Saw this, no dates yet, but some procedures.
Among the recommendations, the task force developed a number of both “guidelines” and “mandates,” including:
- “Tape marking[s] of six feet apart in ride/attraction queues”
- “Staff to regularly wipe down surfaces at random”
- “All employees required to wear face masks”
- “Touchless hand sanitizer at each ticketing entry and turnstiles”
- “Touchless hand sanitizer at each ride/attraction entry and exit”
- “Temperature checks for staff prior to shift (temp above 100.4 must not enter premises)”
- “All employees with flu-like symptoms advised to stay home”
- “Wipe down of all railings and surfaces regularly”
The task force is also mandating a two-phased reopening plan. In Phase 1, the parks would only be able to operate at 50-percent capacity. In Phase 2, parks would be allowed to operate at 75-percent capacity.
The group also recommended that parks discourage anyone 65 or older from visiting the park during both phases.
Currently, however, the task force did not reveal a time frame for each phase of reopening.
Florida’s Governor is supposed to announce the phase 1 plans today at 5 pm.
At 50% they should be able to get rid of the queues altogether and just use FPs to schedule entries.
I’m curious what 50% capacity looks like - could they easily do resort guests and for the most part accommodate resorts guests in at least one of the four parks while maintaining 50% capacity? Or is that threshold fewer than the # of resort guests they could be hosting at a given time.
I wonder why Disney wouldn’t do something like only allowing in Florida residents, AP holders and hotel guests. I wonder what the ratio of non-hotel guests was in the past, but this could be a way for them to control the flow a little more, as they could limit the number of hotel reservations. It also gives them some of that income back, too.
My understanding from what I’ve read from varying sources is that if ALL of the rooms were filled up on Disney property, it would amount to about 30% of the capacity of the parks. So, limiting it to Florida residents, APs, and resort guests seems entirely reasonable and do-able.
I don’t necessarily think that INITIALLY, Disney will actually open to 50% capacity. I think they will likely hold off on that for a few weeks until they see how their new procedures are operating. But I think they will get to the 50% capacity by including Florida residents, APs, and resort guests.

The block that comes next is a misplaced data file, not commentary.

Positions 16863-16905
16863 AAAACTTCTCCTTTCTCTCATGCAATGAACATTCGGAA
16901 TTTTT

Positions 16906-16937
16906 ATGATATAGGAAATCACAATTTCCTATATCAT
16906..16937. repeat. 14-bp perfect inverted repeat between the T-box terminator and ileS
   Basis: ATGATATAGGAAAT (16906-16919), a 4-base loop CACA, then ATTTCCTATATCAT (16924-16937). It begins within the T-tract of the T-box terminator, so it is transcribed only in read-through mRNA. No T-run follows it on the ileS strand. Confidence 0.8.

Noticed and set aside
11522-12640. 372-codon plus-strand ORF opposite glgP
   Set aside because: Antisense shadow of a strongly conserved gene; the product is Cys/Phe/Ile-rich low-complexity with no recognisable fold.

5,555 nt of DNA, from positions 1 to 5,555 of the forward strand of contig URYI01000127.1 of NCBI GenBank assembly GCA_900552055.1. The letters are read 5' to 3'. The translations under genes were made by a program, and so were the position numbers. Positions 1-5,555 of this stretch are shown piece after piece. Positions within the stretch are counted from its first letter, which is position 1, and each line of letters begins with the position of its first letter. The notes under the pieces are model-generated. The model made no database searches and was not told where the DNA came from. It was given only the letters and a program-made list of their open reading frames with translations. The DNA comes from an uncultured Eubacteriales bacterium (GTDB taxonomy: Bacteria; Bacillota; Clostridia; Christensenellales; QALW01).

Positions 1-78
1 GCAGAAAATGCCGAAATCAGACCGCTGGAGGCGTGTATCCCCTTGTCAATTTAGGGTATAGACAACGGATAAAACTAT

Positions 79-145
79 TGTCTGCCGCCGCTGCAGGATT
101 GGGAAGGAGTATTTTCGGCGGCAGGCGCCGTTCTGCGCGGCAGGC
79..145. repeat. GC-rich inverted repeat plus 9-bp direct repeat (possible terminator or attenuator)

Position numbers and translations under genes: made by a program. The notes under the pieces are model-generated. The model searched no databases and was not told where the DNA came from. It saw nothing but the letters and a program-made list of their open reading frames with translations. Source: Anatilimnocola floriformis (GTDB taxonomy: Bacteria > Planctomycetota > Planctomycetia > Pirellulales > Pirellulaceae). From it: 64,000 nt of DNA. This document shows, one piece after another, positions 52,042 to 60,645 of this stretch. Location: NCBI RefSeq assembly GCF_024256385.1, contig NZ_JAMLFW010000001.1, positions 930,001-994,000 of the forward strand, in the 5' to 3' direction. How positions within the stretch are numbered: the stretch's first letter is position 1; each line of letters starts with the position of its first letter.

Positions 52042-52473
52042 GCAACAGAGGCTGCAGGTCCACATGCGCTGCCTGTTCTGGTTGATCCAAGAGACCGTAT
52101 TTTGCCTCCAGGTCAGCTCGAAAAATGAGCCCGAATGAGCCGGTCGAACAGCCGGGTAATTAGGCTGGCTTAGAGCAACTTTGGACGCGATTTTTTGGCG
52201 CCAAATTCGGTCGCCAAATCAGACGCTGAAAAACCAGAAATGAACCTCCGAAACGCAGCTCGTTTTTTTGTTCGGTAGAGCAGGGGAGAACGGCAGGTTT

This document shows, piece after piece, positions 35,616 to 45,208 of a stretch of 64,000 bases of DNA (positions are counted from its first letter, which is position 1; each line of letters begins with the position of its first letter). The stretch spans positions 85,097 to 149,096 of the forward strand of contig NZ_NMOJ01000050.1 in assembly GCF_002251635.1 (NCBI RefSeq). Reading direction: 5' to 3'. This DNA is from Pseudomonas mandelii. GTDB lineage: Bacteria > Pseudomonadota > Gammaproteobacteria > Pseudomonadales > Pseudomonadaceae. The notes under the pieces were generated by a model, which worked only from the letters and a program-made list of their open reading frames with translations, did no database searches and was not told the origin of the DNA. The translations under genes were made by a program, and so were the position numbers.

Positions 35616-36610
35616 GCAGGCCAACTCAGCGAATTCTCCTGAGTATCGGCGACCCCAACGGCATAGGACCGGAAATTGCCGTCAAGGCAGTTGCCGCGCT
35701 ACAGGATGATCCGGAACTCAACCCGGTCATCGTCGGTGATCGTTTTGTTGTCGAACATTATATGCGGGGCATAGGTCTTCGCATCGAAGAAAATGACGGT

Question is WHEN? I wouldn’t be surprised if they start opening up to limited guests and Disney Springs, and maybe ONE park around June 1. Maybe just locals and cast members first. But once they see how that goes, a few weeks later start opening it further.
The Governor of FL basically said, yesterday, that things can start opening up May 4 in general…but Disney/Universal will likely have to take more time to ramp up, restock, get cast members trained, etc.
For this reason I’m booking an on property room just in case. I’m currently at a Disney springs hotel so get the perks - but I’m going to book an all star in case I need to be solidly on property to get in to the parks.
Looking at phased closure rules, ADRs may also be useful
In case anyone is interested:
From this chart, we know that Disney resort guests get HIGHEST priority, even ahead of AP holders, etc. It isn’t clear to me if Disney Springs hotels are included in that.
So, likewise, this is why we ultimately decided to book an on-site resort (Pop Century) for our trip in August.
well - you will likely have a much more manageable crowd for the loss of space and increased cost. As a fellow off-siter it’s at least it has a good trade off.
It isn’t ideal, overall, but we’re kind of in a pickle. Either we risk them not allowing us in because we’re off site and have wasted thousands of dollars on this trip, including my DS22 and DDIL, or we pay up extra to ensure we get into the parks.
The other problem is that most of the cancellation policies for off-site stays (house rentals, etc) end up being that you only get like 50% back at 60 days out (or in some cases, 30 days out), and less than that (30 days or 15 days), you get nothing back. I just don’t want to deal with that. We already lost about $750 for our house rental from May because we had to cancel within the 60 days. I just rather not deal with that possibility again.
This doesn’t put me off the idea of staying off-site again in the future, when things return to normal…but during this time, the truth is, we can afford the extra expense…and if Disney DOESN’T reopen to us by our trip, we cancel without risk.
You know what I’d have done…
But I absolutely know the risk on rental cancellations and this way is much safer. I’d bring my toaster and some dishes and make the best of it. It’s an adventure. The kids will probably love the pools and will talk about how much fun breakfast in the hotel room was. Memories.
That trade off if things do get cancelled is also a deciding factor for me. My Disney springs hotel is likely not to give me any kind of perk if we do have to cancel and reschedule. It seems that Disney is at least giving you some kind of perk if you’re on property and get cancelled.
Good idea, I really think if they have to draw a line somewhere to adhere to capacity it’ll be restricting access to off property guests